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Restoring a Giant: Bringing a 115 Ton Steam Engine Back to Life
June 2, 2019 @ 7:00 am - 8:00 amincluded in regular museum admission
For over a decade the National Museum of Industrial History has been working with staff and volunteers to restore a massive 115-ton stationary steam engine to working order. Now, with the contributions of local companies and thousands of volunteer manhours, the museum’s Corliss water pumping engine runs again, 105 years after being built by the Snow Steam Pump Works in Buffalo, NY. The engine was used by the York Water Company and pumped 8 million gallons of water a day. Today the engine, the most powerful operating water works steam engine in North America, is a focal point of the museum’s 13,000 square foot exhibit space, where it has painstakingly been repainted to its original color and mechanically restored to its former glory. On May 31st through June 2nd the museum will debut the operational engine to the public for the first time. Patrons will be able to see the engine at work and hear from museum experts and guest lecturers during special programming throughout the weekend which is generously sponsored by the American Society of Mechanical Engineers.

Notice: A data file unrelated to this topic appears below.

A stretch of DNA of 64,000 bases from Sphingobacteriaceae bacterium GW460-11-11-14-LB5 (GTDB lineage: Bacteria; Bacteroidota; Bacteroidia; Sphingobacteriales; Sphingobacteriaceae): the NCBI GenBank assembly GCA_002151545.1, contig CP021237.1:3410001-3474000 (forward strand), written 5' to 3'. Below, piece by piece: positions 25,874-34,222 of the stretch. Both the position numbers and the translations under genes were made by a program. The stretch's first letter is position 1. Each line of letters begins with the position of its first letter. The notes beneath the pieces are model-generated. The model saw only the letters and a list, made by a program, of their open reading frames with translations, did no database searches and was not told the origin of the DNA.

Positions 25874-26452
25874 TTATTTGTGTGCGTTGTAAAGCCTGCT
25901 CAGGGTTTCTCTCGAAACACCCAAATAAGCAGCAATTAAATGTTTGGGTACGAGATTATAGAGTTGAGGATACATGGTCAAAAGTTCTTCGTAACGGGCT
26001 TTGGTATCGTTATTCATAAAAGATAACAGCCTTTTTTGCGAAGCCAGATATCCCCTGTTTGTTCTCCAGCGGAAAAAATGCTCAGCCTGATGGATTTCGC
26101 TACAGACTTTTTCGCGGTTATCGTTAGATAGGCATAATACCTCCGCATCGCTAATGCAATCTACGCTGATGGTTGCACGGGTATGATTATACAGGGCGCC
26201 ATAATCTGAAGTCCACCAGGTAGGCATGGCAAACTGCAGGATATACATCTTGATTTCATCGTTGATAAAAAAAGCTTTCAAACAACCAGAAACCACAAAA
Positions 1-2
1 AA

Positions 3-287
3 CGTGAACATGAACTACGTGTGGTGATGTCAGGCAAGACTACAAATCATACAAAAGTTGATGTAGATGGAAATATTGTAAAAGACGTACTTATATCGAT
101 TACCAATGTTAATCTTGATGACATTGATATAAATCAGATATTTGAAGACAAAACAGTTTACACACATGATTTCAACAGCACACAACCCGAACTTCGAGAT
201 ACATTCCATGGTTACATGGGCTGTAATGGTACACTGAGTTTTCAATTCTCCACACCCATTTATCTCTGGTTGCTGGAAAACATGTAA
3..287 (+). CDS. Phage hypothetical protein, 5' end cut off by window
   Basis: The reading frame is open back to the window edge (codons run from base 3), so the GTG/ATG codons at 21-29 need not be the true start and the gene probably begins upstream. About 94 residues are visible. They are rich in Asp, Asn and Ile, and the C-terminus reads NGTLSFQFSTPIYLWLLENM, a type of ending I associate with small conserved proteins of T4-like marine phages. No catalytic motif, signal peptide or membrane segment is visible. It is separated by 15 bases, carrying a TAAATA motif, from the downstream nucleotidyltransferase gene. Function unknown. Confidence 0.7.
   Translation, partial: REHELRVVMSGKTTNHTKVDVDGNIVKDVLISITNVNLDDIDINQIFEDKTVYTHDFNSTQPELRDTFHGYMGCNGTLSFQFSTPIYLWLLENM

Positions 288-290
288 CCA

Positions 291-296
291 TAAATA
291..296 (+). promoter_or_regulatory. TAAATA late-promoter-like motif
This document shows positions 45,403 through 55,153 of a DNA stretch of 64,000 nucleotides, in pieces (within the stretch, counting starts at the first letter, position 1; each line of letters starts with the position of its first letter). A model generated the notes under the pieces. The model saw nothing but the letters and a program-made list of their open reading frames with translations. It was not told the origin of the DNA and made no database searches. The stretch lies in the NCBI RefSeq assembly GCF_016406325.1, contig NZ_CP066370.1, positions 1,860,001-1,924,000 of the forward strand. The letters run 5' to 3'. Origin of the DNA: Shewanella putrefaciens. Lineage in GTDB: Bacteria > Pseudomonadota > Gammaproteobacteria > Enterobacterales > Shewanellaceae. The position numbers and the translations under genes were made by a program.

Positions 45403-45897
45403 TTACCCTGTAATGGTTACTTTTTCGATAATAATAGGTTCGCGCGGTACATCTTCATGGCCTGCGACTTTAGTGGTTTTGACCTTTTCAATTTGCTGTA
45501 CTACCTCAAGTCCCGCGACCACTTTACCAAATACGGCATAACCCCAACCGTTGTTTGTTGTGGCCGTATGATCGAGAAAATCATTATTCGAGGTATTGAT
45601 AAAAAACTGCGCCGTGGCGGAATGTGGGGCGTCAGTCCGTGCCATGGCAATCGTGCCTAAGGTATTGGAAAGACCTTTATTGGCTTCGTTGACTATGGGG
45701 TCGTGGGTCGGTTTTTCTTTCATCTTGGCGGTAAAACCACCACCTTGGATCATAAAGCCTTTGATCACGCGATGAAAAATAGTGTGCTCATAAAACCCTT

On Sunday, June 2nd the museum will host a special presentation at 11am with the museum’s historian offering a detailed overview of the engine’s meticulous renovation. From pouring special reinforced concrete foundations and utilizing massive cranes to put it in place to painting the engine to its original scheme and firing it up for the first time, visitors will have a special opportunity to see what was involved in such a historic restoration and ask questions of the restoration team. The presentation is included in regular museum admission.
On Sunday the engine will operate at 10am, 12pm, and 3pm. Prior to the 12pm demonstration, NMIH will host a ‘whistle blow’ with steam whistles from the museum’s collection. The museum will also host an all-day demonstration of scale steam engine models, demonstrating different types of engines using artifacts from the museum’s collection.